Wautoma, WI
Current Conditions
0:56 AM CDT
Clear
Temperature
80°F
Dew Point
57°F
Humidity
45%
Wind
WNW at 13 mph
Barometer
29.98 in. F
Visibility
10.00 mi.
Sunrise
05:42 a.m.
Sunset
08:23 p.m.
Morning Forecast (7:00am-12:00pm)
Temperatures will range from 64 to 81 degrees with clear skies. Winds will range between 12 and 16 miles per hour from the west. No precipitation is expected.
7-Day Forecast
Thursday
84°F / 61°F
Sunny
Friday
80°F / 55°F
Sunny
Saturday
79°F / 59°F
Scattered Showers
Sunday
82°F / 61°F
Scattered Showers
Monday
80°F / 50°F
Scattered Showers
Tuesday
71°F / 50°F
Partly Cloudy
Wednesday
78°F / 51°F
Mostly Cloudy
Detailed Short Term Forecast
Issued at 0:56 AM CDT
Thursday...Temperatures will range from a high of 84 to a low of 61 degrees with mostly clear skies. Winds will range between 5 and 18 miles per hour from the west. No precipitation is expected.
This Afternoon ...Temperatures will range from 84 to 81 degrees with mostly clear skies. Winds will range between 11 and 18 miles per hour from the west. No precipitation is expected.
This Evening ...Temperatures will range from 79 to 63 degrees with mostly clear skies. Winds will range between 5 and 12 miles per hour from the west. No precipitation is expected.
Overnight ...Temperatures will remain steady at 62 degrees with mostly clear skies. Winds will remain steady around 7 miles per hour from the west. No precipitation is expected.
Friday...Temperatures will range from a high of 80 to a low of 55 degrees with mostly clear skies. Winds will range between 6 and 18 miles per hour from the west. No precipitation is expected.

Kids say the darndest things

May 20, 2014 | 0 comments

Parents and teachers hear many funny sayings from kids. I have written about some of the funny things our children and grandchildren have said over the years. I'll never forget some kid quips no matter how many years have passed.

Once I had our group coloring at the kitchen table. It was near Christmas, and our kids had a selection of seasonal pages to cover with their crayons. I asked Robby which one he wanted. He pointed at a dancing elf — "I'll do Santa's slave."

In 1991, Rachel had a school assignment. She was to interview a relative about their experiences during World War II. Rachel chose to talk to my father when we visited him in Illinois. At that time he was 68.

Rachel switched on her tape recorder and began, "So Grandpa what was it like during the Civil War?" I had to leave the room I was laughing so hard.

Now through Facebook and Rachel's blog, I get all kinds of fun posts about what our grandchildren say and do. Rachel posts photos along with her observances of their 4-year-old twins, Arianna and Eli, and 5-month-old Wyatt.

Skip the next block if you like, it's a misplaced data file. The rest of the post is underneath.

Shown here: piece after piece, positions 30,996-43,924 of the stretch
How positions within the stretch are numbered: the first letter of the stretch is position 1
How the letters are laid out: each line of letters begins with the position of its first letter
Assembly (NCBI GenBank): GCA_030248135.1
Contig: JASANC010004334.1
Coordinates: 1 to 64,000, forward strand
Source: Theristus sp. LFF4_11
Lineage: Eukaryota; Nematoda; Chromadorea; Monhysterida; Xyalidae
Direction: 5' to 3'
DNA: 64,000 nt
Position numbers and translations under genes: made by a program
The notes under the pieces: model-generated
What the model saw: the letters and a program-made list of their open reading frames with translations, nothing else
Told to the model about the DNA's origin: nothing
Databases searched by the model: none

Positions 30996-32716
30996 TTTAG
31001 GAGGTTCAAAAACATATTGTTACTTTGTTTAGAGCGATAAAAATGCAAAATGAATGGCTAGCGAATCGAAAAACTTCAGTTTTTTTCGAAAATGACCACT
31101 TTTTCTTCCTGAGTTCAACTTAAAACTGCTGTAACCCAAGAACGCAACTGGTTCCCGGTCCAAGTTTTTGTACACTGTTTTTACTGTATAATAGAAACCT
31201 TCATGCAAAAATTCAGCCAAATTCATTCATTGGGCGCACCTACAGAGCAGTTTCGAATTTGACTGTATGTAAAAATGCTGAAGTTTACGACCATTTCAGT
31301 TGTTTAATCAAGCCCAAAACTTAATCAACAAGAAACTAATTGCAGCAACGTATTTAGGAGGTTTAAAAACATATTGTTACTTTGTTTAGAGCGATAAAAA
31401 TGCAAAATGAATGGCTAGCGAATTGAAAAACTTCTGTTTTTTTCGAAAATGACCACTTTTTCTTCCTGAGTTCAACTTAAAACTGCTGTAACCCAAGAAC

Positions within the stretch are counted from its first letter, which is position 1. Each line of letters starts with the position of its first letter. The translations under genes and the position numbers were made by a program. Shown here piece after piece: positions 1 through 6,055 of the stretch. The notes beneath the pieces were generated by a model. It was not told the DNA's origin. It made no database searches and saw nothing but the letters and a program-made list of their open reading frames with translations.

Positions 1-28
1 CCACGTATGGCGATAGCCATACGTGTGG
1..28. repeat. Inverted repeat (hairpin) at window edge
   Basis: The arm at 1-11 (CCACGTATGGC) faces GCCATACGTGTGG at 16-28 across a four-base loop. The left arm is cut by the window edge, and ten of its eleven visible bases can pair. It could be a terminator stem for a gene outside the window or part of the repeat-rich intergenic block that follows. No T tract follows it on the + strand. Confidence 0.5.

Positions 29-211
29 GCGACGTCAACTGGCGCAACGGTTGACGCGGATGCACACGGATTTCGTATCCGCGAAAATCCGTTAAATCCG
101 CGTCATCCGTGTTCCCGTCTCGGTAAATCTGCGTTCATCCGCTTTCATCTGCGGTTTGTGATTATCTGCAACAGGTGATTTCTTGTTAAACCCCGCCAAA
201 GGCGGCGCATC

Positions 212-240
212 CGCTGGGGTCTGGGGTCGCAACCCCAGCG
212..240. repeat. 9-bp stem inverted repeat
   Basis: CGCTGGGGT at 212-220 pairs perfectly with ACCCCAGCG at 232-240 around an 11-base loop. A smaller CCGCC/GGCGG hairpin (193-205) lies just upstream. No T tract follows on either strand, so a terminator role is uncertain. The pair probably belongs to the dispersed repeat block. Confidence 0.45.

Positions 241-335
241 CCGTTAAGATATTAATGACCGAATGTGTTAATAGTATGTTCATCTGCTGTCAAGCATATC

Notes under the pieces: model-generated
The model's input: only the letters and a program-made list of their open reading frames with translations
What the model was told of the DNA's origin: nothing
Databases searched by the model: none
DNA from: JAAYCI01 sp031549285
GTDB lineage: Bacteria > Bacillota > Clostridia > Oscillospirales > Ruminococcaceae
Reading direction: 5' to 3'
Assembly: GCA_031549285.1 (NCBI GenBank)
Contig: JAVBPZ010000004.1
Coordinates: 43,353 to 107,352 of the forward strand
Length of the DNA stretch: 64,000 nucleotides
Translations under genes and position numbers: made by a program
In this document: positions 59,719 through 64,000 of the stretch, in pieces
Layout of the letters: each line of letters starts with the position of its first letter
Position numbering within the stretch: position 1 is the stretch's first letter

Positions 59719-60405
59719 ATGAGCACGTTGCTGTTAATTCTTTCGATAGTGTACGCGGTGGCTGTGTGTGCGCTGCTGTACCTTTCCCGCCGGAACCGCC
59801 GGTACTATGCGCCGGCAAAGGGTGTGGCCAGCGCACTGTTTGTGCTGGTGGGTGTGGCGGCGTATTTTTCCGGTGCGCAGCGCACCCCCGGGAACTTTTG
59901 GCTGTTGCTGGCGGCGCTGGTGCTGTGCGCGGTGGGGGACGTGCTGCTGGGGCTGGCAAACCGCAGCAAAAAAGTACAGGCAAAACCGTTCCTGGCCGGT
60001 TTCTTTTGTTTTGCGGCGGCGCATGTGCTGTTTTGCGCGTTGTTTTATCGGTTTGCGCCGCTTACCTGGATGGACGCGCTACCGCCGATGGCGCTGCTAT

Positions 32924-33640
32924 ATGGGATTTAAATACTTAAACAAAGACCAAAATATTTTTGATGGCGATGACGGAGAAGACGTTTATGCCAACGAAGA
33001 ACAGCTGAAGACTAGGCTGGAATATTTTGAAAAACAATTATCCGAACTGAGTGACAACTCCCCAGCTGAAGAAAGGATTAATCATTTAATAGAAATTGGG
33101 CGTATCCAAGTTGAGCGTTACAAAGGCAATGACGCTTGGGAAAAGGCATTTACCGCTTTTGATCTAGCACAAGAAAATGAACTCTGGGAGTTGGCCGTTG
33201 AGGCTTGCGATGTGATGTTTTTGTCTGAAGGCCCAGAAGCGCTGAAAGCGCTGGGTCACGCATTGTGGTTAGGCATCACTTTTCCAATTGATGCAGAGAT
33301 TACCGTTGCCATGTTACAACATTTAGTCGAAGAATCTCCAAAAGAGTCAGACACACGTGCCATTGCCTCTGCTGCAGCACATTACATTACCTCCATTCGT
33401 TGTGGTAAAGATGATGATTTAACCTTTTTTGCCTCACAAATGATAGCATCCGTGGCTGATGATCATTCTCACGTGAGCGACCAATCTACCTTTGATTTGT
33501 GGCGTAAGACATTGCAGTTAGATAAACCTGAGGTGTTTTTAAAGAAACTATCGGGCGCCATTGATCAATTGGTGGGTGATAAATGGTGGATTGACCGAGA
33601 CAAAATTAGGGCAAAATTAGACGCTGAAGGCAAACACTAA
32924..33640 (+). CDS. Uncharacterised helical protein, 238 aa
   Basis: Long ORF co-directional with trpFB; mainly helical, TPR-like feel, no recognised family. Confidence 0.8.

Some of her recent posts follow.

On Mother's Day morning Eli told Mommy Rachel he hid her present and she had to go and find it. (This happens when Mother's Day falls a little too close to Easter.)

One day, Rachel picked Eli and Arianna up from school and had to sign an incident report for Arianna. Rachel looked at her daughter and said, "Oh, looks like you got your fingers run over by a tricycle." Arianna said, "Yes, another kid got too close to me while I was sitting on the floor" (which was exactly what the report said). Rachel got everyone into their van, buckled up and started to drive away when Eli said, "Sorry for running over your fingers, Arianna."

When our other grandchildren were in preschool, Ethan had an incident report, too. Another child had bitten him. Yep, it turned out it was his little brother, Seth — so much for privacy policies.

Arianna recently commented, "I wish there was a kid's Mother's Day."

While opening a fortune cookie, Arianna said, "I appreciate the opportunities inside" — she'll be 5 in August.

Eli proudly told Mom, "At school, they call me the "Blocks Master."

Then there was the time an innocent Eli, cradling his toy, said, "I'm going to call my dinosaur Horny."

One day, Arianna was playing phone with Daddy and Eli. Daddy had Eli's phone so he answered it and said "Eli's phone. He's not here right now. Can I take a message?" Arianna then said, "Oh, beep, beep, beep, send." (She sent him a text message.) The concept of someone taking down a message for someone else didn't register with her.

Here's one more funny-side story: one night, Eli and Arianna were taking turns picking games to play with Daddy. It was Eli's turn to make up a game. Arianna said, "I don't want to play his game. It's a loser's game" — anyone outside of a 4-year-old's mind might have thought it sounded like she called Eli a loser, but that was not her intention. Arianna just meant that in Eli's game, people win and people lose. Arianna doesn't like to lose and likes games where everyone wins (or at least she does).

When our grandson Seth was 4 years old — he's almost 10 now — he had a bad experience playing T-ball. He got lost running to second base and ended up crying. Seth was ready to quit, but his parents said they paid a lot of money for him to play. With that, Seth marched to his bedroom and brought back all his banks. He was determined not to play, even if took all his savings.

Children say and/or do the darndest things. They are also very honest; so don't tell them the family secrets, or the world is sure to know.

Susan Manzke, Sunnybook Farm, N8646 Miller Rd, Seymour, WI 54165; Sunnybook@aol.com; www.susanmanzke.net; http://www.facebook.com/susan.manzke

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